Mediated v. self-deposit v. other methods
Mediated deposit has been adopted by many institutions as a means to encourage deposit, particularly of legacy items, to mitigate difficulties and kick-start the repository. However, this method of filling repositories is often not scaleable, particularly in large institutions. The aim is often to encourage self-deposit, where the author submits his or her items on completion. Such a method needs to be much easier than it is currently: the expectation that every academic will complete a deposit form dutifully for every eligible item is not realistic. Alternatives such as bulk upload of both metadata and full text and other methods of deposit are therefore needed. OAI-PMH and OAI-ORE (http://www.openarchives.org/ore/) can play a role here. There need to be alternatives to re-keying details such as author name and affiliation – such data often exists in other locations and should be re-used. Automated metadata creation is another potential boon. Alternatives to the common method of deposit via completion of a web-based form and file attachment which fit better with the academic workflow are urgently needed. This might include services such as those described as ‘social deposit’ by Stuart.Lewis (Aberystwyth University) (JISC Repositories mailing list archives 18 Nov 2008 http://www.jiscmail.ac.uk/cgi-bin/webadmin?A0=jisc-repositories). They might take the form of deposit via Facebook by means of a SWORDAPP Facebook Repository Deposit Tool recently developed at Aberystwyth as part of a JISC funded ‘SWORD2’ project http://fb.swordapp.org/.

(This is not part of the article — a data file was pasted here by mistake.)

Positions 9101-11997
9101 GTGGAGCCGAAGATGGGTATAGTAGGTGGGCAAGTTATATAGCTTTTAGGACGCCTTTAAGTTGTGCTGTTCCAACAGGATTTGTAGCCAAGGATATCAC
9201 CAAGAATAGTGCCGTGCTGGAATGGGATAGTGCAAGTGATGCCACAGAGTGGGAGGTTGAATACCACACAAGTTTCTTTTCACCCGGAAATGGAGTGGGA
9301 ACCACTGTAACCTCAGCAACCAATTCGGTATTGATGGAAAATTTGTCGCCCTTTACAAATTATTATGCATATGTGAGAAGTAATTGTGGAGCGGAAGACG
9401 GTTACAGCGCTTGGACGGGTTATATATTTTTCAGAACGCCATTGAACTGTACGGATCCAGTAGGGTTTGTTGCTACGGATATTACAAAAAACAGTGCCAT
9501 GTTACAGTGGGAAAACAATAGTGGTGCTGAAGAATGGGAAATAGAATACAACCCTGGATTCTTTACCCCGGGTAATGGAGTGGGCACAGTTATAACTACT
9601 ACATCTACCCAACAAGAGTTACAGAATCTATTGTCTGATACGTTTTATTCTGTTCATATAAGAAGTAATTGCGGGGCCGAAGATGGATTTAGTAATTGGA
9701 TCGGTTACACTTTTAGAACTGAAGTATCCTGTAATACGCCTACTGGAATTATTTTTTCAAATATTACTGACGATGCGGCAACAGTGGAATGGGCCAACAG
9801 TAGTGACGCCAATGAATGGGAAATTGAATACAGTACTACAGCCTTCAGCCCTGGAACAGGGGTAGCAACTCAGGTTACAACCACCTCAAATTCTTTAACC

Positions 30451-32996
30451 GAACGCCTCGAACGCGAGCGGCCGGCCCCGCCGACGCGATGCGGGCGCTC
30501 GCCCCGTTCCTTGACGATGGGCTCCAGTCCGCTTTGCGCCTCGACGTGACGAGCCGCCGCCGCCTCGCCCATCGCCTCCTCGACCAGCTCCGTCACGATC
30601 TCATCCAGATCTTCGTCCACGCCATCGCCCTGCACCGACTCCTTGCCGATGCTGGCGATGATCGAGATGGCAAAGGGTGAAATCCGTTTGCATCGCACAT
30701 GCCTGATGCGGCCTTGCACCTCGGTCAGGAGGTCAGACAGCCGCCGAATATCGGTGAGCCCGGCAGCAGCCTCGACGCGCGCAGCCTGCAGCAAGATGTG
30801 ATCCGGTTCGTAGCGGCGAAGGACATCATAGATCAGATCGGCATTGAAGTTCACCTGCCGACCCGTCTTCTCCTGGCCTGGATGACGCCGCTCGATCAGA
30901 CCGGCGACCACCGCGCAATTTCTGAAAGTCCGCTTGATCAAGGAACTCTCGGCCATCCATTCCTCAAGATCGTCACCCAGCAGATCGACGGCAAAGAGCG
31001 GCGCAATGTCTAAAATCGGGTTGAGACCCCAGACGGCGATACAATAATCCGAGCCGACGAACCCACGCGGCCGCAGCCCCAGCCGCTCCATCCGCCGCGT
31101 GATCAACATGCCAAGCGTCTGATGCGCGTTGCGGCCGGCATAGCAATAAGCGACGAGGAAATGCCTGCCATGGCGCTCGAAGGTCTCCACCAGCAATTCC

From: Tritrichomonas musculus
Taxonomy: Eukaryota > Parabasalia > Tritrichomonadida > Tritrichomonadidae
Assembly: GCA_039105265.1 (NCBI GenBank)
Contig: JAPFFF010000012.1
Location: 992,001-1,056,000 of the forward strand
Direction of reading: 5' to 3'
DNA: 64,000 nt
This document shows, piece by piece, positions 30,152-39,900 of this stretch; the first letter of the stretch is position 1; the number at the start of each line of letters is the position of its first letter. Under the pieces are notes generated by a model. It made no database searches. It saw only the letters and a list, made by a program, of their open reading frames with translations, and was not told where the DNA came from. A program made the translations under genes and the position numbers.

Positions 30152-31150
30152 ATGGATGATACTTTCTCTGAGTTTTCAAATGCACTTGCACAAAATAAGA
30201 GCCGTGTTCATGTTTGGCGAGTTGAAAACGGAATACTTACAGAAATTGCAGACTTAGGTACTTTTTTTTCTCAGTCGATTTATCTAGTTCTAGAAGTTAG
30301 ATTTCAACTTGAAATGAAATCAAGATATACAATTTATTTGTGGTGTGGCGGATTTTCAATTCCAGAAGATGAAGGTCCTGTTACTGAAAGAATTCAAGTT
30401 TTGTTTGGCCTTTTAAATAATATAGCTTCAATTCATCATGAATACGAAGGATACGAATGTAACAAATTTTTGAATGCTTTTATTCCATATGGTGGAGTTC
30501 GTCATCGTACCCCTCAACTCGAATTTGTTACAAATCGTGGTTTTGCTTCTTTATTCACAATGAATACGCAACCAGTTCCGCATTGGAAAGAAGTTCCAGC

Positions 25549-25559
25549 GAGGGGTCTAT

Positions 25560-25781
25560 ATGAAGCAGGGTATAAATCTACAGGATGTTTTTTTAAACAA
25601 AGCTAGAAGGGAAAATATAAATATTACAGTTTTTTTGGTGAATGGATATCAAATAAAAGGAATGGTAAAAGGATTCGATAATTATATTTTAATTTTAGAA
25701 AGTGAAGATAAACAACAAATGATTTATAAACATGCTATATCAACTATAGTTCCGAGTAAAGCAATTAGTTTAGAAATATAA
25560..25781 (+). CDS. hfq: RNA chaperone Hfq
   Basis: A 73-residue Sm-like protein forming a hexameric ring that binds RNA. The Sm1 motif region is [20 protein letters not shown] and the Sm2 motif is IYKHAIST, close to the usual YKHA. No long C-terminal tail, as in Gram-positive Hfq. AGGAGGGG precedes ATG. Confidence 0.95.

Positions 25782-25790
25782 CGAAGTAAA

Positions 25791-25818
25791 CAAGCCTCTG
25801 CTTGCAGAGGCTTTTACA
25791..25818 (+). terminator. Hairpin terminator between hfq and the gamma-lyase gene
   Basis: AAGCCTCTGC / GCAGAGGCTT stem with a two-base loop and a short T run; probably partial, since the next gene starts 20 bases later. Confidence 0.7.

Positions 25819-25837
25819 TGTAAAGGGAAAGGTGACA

Fitting with the author/creator workflow
The optimum moment of deposit has until recently, been accepted as the point of completion of the document (or equivalent). However, this might not be the best solution in all cases. It might be preferable to begin the metadata gathering process at the point of project proposal, in collaboration with research support services within the institution. Some may value an individual or shared workspace where the document can be created, and automatically generated metadata and files be seamlessly deposited in the repository. It is worth investigating different methods of deposit to provide different options for contributors. Repository managers need to be creative and work in tandem with software developers to develop innovative solutions that fit with author practice. This may require collaboration with central IT services.